Early life & Childhood
Heinz Wilhelm Guderian was born on June 17, 1888, in Kulm, West Prussia, now Poland, to Friedrich Guderian and his wife, Clara. His father was a colonel in the Prussian army and one of reasons behind Heinz’s entry into the army in 1907.
Guderian attended the ‘Principal Cadet School’ in the Gross-Lichterfelde area in Berlin. He was known to be quite a charmer but was also focused and serious about his studies.
He was also the youngest officer to attend a 3-year program at the ‘War Academy’ in Berlin. This happened after he had entered the German army as an officer.
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He started as a light infantry officer in the ‘Tenth Battalion’ in the army. As a young officer, he was quite interested in trying new things, and often indulged in riding horses and hunting.
To help him train better, he was soon transferred to the ‘Third Telegraph Battalion’ (1912). He worked as a communication specialist in the radio-signal department.
He became fluent in French and English and continued learning about the military. He trained himself too well and worked diligently. He was the youngest officer to be trained at the ‘War Academy’ in Berlin.
He was nicknamed “Schnelle Heinz,” meaning “Quick Heinz.” He earned this nickname because he climbed the stairs of success quickly.
The First World War began soon after the assassination of Archduke Franz of Austria in Sarajevo. During this time, he was worked with the initial wireless technology which was not easy to understand.
With the help of the division, Guderian managed to keep track of all the areas where war had erupted. This helped him in developing an idea of mechanized warfare and assisted him in keeping his army men safe
In 1918, with the onset of the First World War, he started working as a signals officer in the ‘5th Cavalry Division.’ He was appointed to the ‘General Staff Corps’ in the later stages of the war.
He was next sent to serve as a staff officer with the ‘Eastern Frontier Guard.’ The wars between the Bolsheviks and the Poles on the Eastern Front were brutal.
After returning from the war, he started teaching military tactics and also got his articles published in military journals. It was concluded from his articles that Guderian’s thinking was such that he could solve most complicated issues quite easily.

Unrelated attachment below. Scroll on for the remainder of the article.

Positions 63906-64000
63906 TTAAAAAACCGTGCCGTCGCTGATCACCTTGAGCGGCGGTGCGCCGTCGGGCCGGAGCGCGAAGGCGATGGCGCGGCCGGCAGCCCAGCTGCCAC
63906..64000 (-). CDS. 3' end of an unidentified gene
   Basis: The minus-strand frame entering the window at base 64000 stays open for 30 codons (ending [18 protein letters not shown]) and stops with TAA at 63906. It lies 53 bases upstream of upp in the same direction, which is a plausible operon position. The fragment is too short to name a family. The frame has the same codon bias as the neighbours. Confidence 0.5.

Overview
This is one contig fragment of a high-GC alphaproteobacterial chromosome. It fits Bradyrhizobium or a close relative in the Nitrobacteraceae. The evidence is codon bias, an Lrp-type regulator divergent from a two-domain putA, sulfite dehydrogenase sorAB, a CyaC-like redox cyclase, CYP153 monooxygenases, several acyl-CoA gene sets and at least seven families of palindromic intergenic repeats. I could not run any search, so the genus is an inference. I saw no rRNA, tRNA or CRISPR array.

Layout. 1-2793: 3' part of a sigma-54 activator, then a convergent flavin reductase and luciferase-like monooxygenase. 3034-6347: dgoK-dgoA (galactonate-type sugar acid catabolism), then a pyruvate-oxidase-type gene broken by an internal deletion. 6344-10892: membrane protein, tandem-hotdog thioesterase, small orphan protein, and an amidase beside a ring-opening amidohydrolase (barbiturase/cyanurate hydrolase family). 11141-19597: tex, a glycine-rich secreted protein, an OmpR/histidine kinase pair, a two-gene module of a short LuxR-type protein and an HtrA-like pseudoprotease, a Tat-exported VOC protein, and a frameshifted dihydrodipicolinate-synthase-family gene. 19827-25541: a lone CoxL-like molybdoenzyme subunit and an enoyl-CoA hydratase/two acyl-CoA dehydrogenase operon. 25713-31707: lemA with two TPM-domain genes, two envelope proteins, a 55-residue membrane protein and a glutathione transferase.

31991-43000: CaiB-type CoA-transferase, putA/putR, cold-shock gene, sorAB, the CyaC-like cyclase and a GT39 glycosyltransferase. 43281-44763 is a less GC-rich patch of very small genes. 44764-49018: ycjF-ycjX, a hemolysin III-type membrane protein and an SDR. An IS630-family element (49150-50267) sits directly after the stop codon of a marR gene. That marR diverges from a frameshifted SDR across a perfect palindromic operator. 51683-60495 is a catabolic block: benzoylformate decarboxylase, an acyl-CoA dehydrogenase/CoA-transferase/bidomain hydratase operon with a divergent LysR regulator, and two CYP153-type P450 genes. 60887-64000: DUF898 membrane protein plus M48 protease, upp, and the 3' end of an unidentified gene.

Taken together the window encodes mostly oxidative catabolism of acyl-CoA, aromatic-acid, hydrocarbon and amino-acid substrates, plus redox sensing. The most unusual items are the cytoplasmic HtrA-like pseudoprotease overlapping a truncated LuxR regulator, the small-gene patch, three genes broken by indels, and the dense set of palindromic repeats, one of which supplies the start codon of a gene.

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In 1922, he became the inspector of motorized troops and started studying about tanks and interviewing tank units. He became fascinated with the ideas of British military theorists JFC Fuller, Giffard Martel, and BH Liddell Hart on mechanized warfare.
He was also employed as a teacher of tank tactics as a result of his growing interest in the subject. He studied almost all the information available about tanks.
Although he developed theories and ideas about bringing armored warfare into existence in 1929, it did not come to fruition until the 1930s. In 1930, he got the opportunity to become the commander of a motorized battalion. In 1934, he became the chief of staff of the ‘Motorized Troops Command,’ and a year later, in 1935, he took over the ‘2nd Panzer Division’ (one of three).
Around the same time, Guderian received massive support from Hitler in bringing his theories into practicality as the latter pushed Germany toward war. He introduced the term “blitzkrieg” or “lightning war,” a tactic of overwhelming a country by air as well as by land.
With the support of Hitler and using his tactics, Guderian led a highly successful attack on Poland in 1939. After emerging victorious in Poland, Guderian worked more diligently toward the development of the ‘Panzer.’
With “blitzkrieg” working successfully, Hitler’s army forced its way through France and other European countries. The Germans achieved massive success, turning Guderian into the man of the moment.
Guderian did not agree with the idea of invading Russia initially but later gave in. With major victories in Minsk and Smolensk, the German army achieved a lot in a limited amount of time. This was a lot compared with what they had achieved throughout the ‘First World War.
However, these victories also gave rise to a lot of chaos and disagreements. After giving in a few times, Guderian refused to follow Hitler’s orders when he was told to tolerate the harsh Russian winter. He pulled back his forces instead. This resulted in Hitler dismissing him.
However, he was recalled by Hitler in 1943 to take up the position of the inspector general of the ‘Panzer’ army, after the forces were unable to maintain order among themselves. On July 21, 1944, after the plot to assassinate Hitler on July 20 failed, Guderian was appointed as the chief of staff of the army.
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It was said that Guderian knew about the conspiracy against Hitler but had no direct involvement in it. With Hitler’s profound interest in capturing Russia, Guderian only focused on defending the Eastern Front.
Hitler’s ways assured Guderian that Germany would lose to Russia. He started disagreeing with Hitler, which resulted in his dismissal on March 28, 1945.
On May 10, 1945, he was captured by the American forces. Following this, he spent most of his time writing articles on his experiences in the German army. He was released in June 1948, at 60 years of age.
Family & Personal Life
He married Margarete Goerne on October 1, 1913. He called her “Gretel.”
They had two sons, Heinz Günther and Kurt. After his memoir was published, Guderian’s health started deteriorating rapidly.
He breathed his last on May 14, 1954, in Schwangau, near Füssen, Germany.